My descent from the tower after only about five minutes is encouraged by the goosebumps created by the stiff winds whipping through the broken cabin windows.  I yell "Take care, Buckeyes" to the young men hidden among the evergreens and smile after a "Boiler Up!" comes back to me.  Then I hit the watch and begin the descent.


Once again, I remind myself to move slowly - and carefully.  Running down steep root- and rock-strewn trails like Baxter Creek can cause bodily injury.  Trust me.  I know this well.  I remind myself that I tend to bleed on descents and I tell myself to maintain a pace that will allow me to minimize the damage.  Yes, minimize.  I hold no false beliefs.  I know my limits.  I am aware of my uncanny ability to find ways to create leaks in my epidermal layer.  I will bleed, but I will do my best to minimize the bloodshed.

Descending the Colorado 14ers is almost always much faster than ascending.  That is partially due to the altitude, but it is also due to the fact that, other than being relatively steep, many of those trails do not have many obstacles to impede motion.  Appalachian trails, to the contrary, are rarely smooth.  There are roots and embedded rocks all along the way.  And these toe grabbers are usually partially or completely hidden under fallen leaves.  The southern Appalachians do not have tree lines, so the smooth sailing alpine descents found on many 14ers simply do not exist in the Smokies.  As a result, the differences in my ascent and descent times are usually minimal, so I expect to make it back to the Big Creek Picnic Area in about 70 minutes.

After descending more than halfway down the trail I encounter two young men I had passed on the way up.  One of them asks how far I had made it up the mountain.  "To the top of the fire tower."  They look at me in disbelief.  I stop and we talk for several minutes.  I learn that they are students at Taylor University in Indiana.  One is from Fort Wayne, IN and the other is from Grand Rapids, MI.  Like the Buckeyes on the summit, these two backpackers are polite and respectful.  Talking to these two young men is one of the highlights of my day.  I love meeting people who share my love for the mountains.

It is not long after parting ways with the Taylor students that I find myself flying along on the less steep slope of the lower portion of the Baxter Creek Trail.  I catch my right toe (almost always my right toe!) on a root and stumble forward for several strides before regaining control.  That was close!!  Focus and slow down.  The greatest reward you can earn today is the satisfaction of not falling down.


Both of my hands fire into the air a la Rocky Balboa as I cross the bridge at the trail head.  I am completely intoxicated by the experience.  My legs feel fine.  I have descended in 56 minutes.  I HAVE NOT FALLEN DOWN!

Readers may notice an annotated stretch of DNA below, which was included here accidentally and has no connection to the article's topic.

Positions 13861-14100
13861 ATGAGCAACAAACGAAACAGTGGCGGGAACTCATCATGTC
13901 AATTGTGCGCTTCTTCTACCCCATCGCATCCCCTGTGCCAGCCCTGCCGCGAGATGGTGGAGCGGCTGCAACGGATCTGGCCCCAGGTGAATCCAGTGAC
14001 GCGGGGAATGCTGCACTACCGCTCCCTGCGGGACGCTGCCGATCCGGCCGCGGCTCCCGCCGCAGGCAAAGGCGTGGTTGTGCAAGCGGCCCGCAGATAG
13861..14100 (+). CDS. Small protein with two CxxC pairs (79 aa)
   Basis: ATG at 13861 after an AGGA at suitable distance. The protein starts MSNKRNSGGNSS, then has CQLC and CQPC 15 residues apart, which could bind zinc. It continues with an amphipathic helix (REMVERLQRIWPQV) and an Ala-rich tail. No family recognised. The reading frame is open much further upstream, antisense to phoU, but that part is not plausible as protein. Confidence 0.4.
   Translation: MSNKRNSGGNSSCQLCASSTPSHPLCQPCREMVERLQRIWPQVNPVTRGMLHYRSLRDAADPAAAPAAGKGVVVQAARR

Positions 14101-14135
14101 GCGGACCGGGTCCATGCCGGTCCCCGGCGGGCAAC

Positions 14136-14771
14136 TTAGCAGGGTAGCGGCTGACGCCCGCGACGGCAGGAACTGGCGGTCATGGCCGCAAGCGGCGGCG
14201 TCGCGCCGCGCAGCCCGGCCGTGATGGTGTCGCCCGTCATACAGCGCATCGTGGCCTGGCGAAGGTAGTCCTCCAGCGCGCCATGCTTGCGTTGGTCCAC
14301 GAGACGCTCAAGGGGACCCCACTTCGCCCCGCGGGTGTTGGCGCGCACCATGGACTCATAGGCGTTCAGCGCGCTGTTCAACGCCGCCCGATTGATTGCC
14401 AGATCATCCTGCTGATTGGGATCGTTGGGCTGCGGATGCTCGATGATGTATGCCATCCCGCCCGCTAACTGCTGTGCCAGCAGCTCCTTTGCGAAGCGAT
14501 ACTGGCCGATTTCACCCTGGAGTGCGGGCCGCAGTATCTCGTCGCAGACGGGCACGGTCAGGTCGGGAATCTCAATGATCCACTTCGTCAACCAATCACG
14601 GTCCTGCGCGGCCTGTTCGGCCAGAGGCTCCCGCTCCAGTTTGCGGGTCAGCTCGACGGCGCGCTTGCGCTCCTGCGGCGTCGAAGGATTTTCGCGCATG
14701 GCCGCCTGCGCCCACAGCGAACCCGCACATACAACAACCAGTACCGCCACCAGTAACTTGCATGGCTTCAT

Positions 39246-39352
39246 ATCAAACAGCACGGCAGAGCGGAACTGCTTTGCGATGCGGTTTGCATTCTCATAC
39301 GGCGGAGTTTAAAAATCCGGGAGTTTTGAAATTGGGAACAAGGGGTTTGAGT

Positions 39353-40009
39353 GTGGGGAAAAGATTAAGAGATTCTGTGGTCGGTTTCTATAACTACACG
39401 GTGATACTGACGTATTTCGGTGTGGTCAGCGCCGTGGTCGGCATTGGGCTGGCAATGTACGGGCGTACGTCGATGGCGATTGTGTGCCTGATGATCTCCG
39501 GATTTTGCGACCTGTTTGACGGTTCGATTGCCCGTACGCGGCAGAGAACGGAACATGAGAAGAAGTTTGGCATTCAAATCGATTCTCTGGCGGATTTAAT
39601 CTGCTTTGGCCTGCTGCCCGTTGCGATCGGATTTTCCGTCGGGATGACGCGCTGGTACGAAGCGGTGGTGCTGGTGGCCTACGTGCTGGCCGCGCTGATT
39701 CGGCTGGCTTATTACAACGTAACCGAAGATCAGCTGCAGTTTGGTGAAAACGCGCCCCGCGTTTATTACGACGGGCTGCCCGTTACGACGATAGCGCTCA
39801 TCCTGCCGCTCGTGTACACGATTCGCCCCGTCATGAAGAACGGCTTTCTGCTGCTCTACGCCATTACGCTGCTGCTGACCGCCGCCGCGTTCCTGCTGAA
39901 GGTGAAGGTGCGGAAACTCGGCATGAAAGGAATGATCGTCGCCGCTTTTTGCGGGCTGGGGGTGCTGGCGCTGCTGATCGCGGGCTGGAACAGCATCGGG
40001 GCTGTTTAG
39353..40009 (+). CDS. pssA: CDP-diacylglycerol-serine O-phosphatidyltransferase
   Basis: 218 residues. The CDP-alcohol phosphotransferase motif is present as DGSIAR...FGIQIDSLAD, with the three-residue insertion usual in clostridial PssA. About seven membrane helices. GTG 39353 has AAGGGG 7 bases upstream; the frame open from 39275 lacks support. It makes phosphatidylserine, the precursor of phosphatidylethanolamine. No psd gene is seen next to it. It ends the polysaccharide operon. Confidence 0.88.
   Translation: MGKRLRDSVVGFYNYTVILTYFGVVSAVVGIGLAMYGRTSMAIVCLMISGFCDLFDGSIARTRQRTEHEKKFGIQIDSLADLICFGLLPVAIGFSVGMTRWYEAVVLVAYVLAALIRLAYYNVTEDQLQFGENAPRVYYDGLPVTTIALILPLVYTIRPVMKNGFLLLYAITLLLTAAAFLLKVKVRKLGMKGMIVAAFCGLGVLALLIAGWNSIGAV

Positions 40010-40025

Only briefly do I entertain the idea of turning around and going back up.  The mere thought of the upcoming monster round trip run from the Blue Ridge Parkway to the summit of Mt. Mitchell erases any ambition to test my limits on this first run.  I run back down the gravel road at six minute pace in a state of euphoria.

A post-run meal consisting of organic cereals, fruits, and two protein/veggie smoothies is followed by a quick change into cycling clothes.  I find it impossible to suppress the excitement as I drove back to I-40.  The windows are down, the sunroof is open and I am singing along with the Avett Brothers.

After leaving the interstate I drive through a dilapidated and somewhat depressing Maggie Valley.  The recession seems to have had a huge impact on the economy of the area.  Within minutes, I cross under the Blue Ridge Parkway and take the ramp up to it.  There is no plan here.  I am simply looking for a place to ride Faith, my beloved old Kestrel.


I park at the Wooly Back overlook (elev. 5425 ft) and remove Faith from her bindings in the back of the RAV.  Having been here before, I am aware of the fact that I am near Waterrock Knob (elev. 6295 ft).  I take a couple of pictures before mounting Faith.  We have traveled many miles together on the Blue Ridge Parkway.  With her heavy but very aerodynamic 650 HED3 wheelset, she makes climbing difficult, but she descends those mountain roads with breathtaking ease.

I grind Faith's 21/54 gear (hey, I've never owned anything smaller!) for a little over a mile up to Waterrock Knob.  Then the fun begins!  I go into wind tunnel mode as I adjust my position to reach maximum speed - 40, 43, 46, 49, 51, 52 mph.  What an adrenaline rush!  The rapid 6-mile descent into Balsam Gap allows me to click three successive miles in 1:19, 1:21, and 1:16.  Then I come to my senses.  I've got to ride back up this mountain!

I turn the bike around and begin the six mile grind back up to Waterrock Knob.  The grade varies from 7-11% on this climb.  I can only smile as I mash the pedals, propelling the bike upwards and into the wind.  While I may have descended slowly enough on Mt. Sterling to save my quads, I am finding that they are quite fatigued.  As I climb I notice something I had not noticed on the way down.  There are dozens of varying sized boulders lying on the edge of the road at several places where the road path had been blasted from the side of the mountain ridge.  And now I look up constantly as I believe that I am moving so slowly that I am an easy target.

On the way to Asheville for a well-earned meal I reflect back on a day that has gone much better than I had expected.  I ran well - faster than I ever have on that "strenuous" trail.  My hands, knees, and face never kissed the trail - a FIRST!  And my tired quads and glutes managed to keep pushing those pedals at the same rpm for miles up the BRP.  I have climbed more than 4200 feet on foot and 3900 feet on the bike.  Amazingly, I am not very tired.  And what a difference this feeling is than the one I felt after my last run, two days earlier, which was one of the worst running experiences of my life.

The pizza and beer in Asheville are going to taste SWEET! ST

2 comments:

  1. Shane - quite cool and if you only knew how much our aspirations have paralleled each others. I spent a lot of time bike the Parkway back in the 80's on a steel frame myself. Lots of hiking and my refuge today is running the trails in solitude - or with my son Tyler - who incidentally plans to attend Purdue also

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  2. We really should get together to train and talk. I plan to run back and forth on the KY lake side of the Canal loop in the upcoming weeks/months to get some climbing in. I also plan to go back to TN/NC to run and ride mtns before I go to CO in mid-June - maybe we can meet up.